The third NASW Standard is Social workers’ respect for human dignity and worth as directed by the value of human dignity and personal worth (NASW, 2013). This principle will enable social workers involved in Elizabeth’s case to help him realize her worth and dignity. However, there is a conflicting view between these NASW Standards. The final NASW Standard recommends that social workers should respect human relationships. According to NASW (2013), social workers should respect relationships. This means that they should not interfere with the marriage between Joshua and Elizabeth. This should be upheld despite the problem of domestic violence. It is impractical though to follow the standard since Elizabeth is suffering from the situation. Therefore, the standard conflicts with other NASW principles. If this were to be followed, social workers will not recommend Elizabeth to leave her violent husband which will not uphold her worth and dignity.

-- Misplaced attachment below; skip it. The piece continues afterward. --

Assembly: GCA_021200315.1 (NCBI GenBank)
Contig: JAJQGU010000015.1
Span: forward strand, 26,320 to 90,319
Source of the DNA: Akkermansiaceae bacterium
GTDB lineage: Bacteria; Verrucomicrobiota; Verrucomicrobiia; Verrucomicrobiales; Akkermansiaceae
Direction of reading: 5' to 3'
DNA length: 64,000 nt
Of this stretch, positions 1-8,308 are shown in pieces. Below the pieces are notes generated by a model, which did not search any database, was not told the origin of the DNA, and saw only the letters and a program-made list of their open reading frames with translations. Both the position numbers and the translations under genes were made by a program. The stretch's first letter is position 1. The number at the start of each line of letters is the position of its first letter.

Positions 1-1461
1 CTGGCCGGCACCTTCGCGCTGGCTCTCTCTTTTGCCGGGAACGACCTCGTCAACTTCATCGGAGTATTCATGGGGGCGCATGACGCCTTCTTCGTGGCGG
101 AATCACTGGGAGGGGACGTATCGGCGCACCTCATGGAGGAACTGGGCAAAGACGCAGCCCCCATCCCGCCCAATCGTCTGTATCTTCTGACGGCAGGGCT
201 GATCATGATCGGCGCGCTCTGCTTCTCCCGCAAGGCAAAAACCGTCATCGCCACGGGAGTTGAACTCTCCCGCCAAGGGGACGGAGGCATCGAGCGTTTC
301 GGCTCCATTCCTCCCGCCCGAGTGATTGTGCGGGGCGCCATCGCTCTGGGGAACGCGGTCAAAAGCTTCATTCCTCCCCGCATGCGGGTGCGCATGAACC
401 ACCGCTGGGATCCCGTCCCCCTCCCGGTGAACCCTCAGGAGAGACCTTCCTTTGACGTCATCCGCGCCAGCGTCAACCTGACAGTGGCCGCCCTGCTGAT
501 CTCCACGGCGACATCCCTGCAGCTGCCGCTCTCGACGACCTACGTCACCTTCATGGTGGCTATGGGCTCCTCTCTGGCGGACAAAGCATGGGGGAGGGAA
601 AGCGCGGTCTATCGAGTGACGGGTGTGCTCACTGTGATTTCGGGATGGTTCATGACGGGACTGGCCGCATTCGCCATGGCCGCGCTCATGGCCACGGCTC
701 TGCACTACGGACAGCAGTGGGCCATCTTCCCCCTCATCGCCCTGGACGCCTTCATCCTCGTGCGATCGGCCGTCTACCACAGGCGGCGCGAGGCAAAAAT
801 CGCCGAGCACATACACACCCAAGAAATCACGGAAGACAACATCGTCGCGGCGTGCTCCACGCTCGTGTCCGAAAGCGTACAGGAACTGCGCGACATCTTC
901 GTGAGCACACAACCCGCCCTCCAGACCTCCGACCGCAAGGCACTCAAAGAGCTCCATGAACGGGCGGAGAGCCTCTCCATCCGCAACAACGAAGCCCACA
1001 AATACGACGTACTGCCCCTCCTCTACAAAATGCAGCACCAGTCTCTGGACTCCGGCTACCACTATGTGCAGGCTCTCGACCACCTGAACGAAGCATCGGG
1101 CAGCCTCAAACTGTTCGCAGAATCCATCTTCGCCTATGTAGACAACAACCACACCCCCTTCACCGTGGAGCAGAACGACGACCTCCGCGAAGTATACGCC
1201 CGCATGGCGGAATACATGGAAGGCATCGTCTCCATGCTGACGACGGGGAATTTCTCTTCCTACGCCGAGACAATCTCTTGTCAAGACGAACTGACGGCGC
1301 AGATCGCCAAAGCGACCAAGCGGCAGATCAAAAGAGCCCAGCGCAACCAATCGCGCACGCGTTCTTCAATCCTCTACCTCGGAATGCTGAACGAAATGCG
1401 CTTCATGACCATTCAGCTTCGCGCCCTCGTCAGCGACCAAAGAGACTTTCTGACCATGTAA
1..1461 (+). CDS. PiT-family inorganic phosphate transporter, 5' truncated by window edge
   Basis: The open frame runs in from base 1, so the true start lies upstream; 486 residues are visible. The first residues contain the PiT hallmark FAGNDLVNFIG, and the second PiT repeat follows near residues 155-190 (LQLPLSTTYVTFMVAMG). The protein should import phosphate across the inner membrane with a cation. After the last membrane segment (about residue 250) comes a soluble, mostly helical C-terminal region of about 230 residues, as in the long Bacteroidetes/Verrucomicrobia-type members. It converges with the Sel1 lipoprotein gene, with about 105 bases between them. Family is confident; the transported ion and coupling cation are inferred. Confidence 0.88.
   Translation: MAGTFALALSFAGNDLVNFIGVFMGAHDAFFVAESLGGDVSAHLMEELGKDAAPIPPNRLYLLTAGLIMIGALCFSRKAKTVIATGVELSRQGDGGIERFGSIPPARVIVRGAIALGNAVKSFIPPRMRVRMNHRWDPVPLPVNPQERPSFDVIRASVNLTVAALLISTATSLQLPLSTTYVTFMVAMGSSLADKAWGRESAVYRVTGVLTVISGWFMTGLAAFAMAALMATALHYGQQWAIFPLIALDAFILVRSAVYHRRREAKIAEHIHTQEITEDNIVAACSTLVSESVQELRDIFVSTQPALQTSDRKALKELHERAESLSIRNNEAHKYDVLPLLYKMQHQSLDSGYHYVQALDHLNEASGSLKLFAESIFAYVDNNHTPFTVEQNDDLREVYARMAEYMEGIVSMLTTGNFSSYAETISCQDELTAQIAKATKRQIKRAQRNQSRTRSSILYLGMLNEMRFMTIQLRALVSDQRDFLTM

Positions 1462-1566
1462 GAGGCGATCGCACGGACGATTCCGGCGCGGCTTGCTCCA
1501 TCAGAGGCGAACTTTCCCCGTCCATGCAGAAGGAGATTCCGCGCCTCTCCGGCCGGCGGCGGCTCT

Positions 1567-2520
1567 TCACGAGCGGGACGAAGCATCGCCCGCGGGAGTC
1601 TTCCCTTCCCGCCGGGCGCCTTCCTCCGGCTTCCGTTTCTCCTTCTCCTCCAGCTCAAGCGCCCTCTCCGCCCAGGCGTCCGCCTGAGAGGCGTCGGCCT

In advocating for Elizabeth, social workers will apply the principle of social justice, human dignity, and service to society. There are two options for Elizabeth to get out of the situation she is facing. The first is to file for divorce and quit the two-year-long marriage with Joshua. This will mean that she will end her marriage but will uphold her dignity as a person. The second option for Elizabeth is to hold on to her husband and seek marriage counseling.

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This option will give Elizabeth the chance to try and convince her husband to avoid violent acts against her. The success of this option will leave her marriage in place without cases of divorce (Colby & Dziegielewski, 2009). This option will also offer social workers an opportunity to talk to the husband or to recommend counseling. However, it is a dangerous option since the husband may get even more violent. Such violence may lead to the death of either of the two or both.